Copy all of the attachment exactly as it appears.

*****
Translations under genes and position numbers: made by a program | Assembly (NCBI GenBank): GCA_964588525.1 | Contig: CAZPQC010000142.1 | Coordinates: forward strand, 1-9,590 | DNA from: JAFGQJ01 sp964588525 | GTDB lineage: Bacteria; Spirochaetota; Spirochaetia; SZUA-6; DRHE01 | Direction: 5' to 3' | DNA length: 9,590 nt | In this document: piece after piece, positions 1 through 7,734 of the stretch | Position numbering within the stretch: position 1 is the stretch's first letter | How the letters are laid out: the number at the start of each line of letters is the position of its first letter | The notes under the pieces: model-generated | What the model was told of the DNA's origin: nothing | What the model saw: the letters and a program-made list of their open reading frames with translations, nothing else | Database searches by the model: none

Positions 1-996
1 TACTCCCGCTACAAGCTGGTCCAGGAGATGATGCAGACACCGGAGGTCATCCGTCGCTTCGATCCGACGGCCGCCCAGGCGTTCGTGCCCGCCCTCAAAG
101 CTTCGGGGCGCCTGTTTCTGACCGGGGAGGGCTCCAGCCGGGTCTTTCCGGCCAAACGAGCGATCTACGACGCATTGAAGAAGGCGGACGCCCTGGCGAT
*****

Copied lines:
Translations under genes and position numbers: made by a program | Assembly (NCBI GenBank): GCA_964588525.1 | Contig: CAZPQC010000142.1 | Coordinates: forward strand, 1-9,590 | DNA from: JAFGQJ01 sp964588525 | GTDB lineage: Bacteria; Spirochaetota; Spirochaetia; SZUA-6; DRHE01 | Direction: 5' to 3' | DNA length: 9,590 nt | In this document: piece after piece, positions 1 through 7,734 of the stretch | Position numbering within the stretch: position 1 is the stretch's first letter | How the letters are laid out: the number at the start of each line of letters is the position of its first letter | The notes under the pieces: model-generated | What the model was told of the DNA's origin: nothing | What the model saw: the letters and a program-made list of their open reading frames with translations, nothing else | Database searches by the model: none

Positions 1-996
1 TACTCCCGCTACAAGCTGGTCCAGGAGATGATGCAGACACCGGAGGTCATCCGTCGCTTCGATCCGACGGCCGCCCAGGCGTTCGTGCCCGCCCTCAAAG
101 CTTCGGGGCGCCTGTTTCTGACCGGGGAGGGCTCCAGCCGGGTCTTTCCGGCCAAACGAGCGATCTACGACGCATTGAAGAAGGCGGACGCCCTGGCGAT